Jack Yan for Mayor 2010
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Visit my personal site Visit Your Wellington 

Sir Frank Kitts and Lady Kitts were family friends. Sir Frank led a Wellington that was in surplus, and he was very accessible. In fact, he helped my family settle here, making sure, among other things, that my mother was getting the correct pay as a nurse at Wellington Hospital.
   While he wasn’t mayor of Wellington at this point, he still worked tirelessly for the community.
   And that idea of public service and accountability still inspires me today.
   In the 1960s and 1970s, it was arguably easier for people to find out about their city.
   Newspapers were widely read and people could go along to council meetings after reading public notices. It also helped that society was more homogeneous than it is today.
   Unfortunately, the council still works as though it’s still the 1970s.
   For example, my own street is getting some yellow lines no-parking painted. The process is still about newspaper notices and written submissions.
   On bigger matters, you have to go to meetings—provided you knew about them.
   Sometimes, they might even be held behind closed doors, in secret.
   While the WCC website isn’t bad as an information source, I’m not seeing it used to its full potential.
   I’ve long advocated blogs as a medium, where city policies can be stated and people can comment in their own time.
   You could link these to Facebook and Twitter if need be.
   But I want to see decisions made fully transparently. Put all the proposals online. And let the comments steer council decisions.
   We’re too busy these days to get to council meetings or write formal submissions. Let’s at least recognize that.
   If the ideas are good, then we have nothing to fear from Wellingtonians telling us what they think.
   And making things such as expenditure transparent will up the game for those who expect council hand-outs.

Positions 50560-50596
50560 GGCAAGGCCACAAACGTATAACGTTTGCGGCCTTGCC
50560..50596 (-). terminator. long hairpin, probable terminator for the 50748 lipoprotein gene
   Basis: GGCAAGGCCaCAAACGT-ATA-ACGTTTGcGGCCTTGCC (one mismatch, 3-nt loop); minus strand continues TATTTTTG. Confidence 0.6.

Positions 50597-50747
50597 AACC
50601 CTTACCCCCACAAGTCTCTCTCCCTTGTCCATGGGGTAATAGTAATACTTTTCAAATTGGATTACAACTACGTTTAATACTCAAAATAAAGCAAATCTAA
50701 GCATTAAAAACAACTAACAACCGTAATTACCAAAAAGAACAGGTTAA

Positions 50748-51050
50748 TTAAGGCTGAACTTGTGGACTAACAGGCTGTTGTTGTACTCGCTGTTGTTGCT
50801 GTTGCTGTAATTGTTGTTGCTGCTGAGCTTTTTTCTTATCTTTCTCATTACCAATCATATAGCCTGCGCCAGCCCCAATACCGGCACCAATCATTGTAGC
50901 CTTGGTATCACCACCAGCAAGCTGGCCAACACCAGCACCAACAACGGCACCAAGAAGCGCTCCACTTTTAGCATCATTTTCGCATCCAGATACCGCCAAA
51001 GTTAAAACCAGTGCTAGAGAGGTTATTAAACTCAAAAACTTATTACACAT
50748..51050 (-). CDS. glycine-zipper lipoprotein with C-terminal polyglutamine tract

I believe it’s your city—the way you want it.

Being a public figure in the 2010s
Imagine being able to Tweet your next mayor and have your say without layers of management. If Sir Frank Kitts were alive today, he’d be on Twitter. That’s what you can expect from me.

Your Wellington
I originally set up the Your Wellington website to show you what might be possible. Put up a bunch of city issues and see what Wellingtonians think of them.
   For a small time, it was my de facto campaign site, but now that this one exists, Your Wellington can go back a little to its original role.
   The idea behind it: you tell me what you want from your city.
   If elected, you can expect to be able to help drive city policy using Your Wellington.

The ‘Wellywood’ sign
I say no to this sign—and the majority of Wellington has said no, too. When I heard that most of you hated it as much as I did, then I acted: I approached the Hollywood Sign Trust and the Hollywood Chamber of Commerce, who own the original. Let’s get them on board to block this sign.
   I can promise you that under my watch, you will never get a surprise like this landed on you—because I believe in consulting the public and being fully accountable.
   If it gets put up, you’ll bet that I will fight the powers-that-be to get it removed. Wellington is the creative capital, not a tacky Hollywood wannabe.




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Jack’s to-do list
Keep on Tweeting and blogging, and put more issues for discussion on Your Wellington. In fact, if you have any other topics, let me know on my feedback form.

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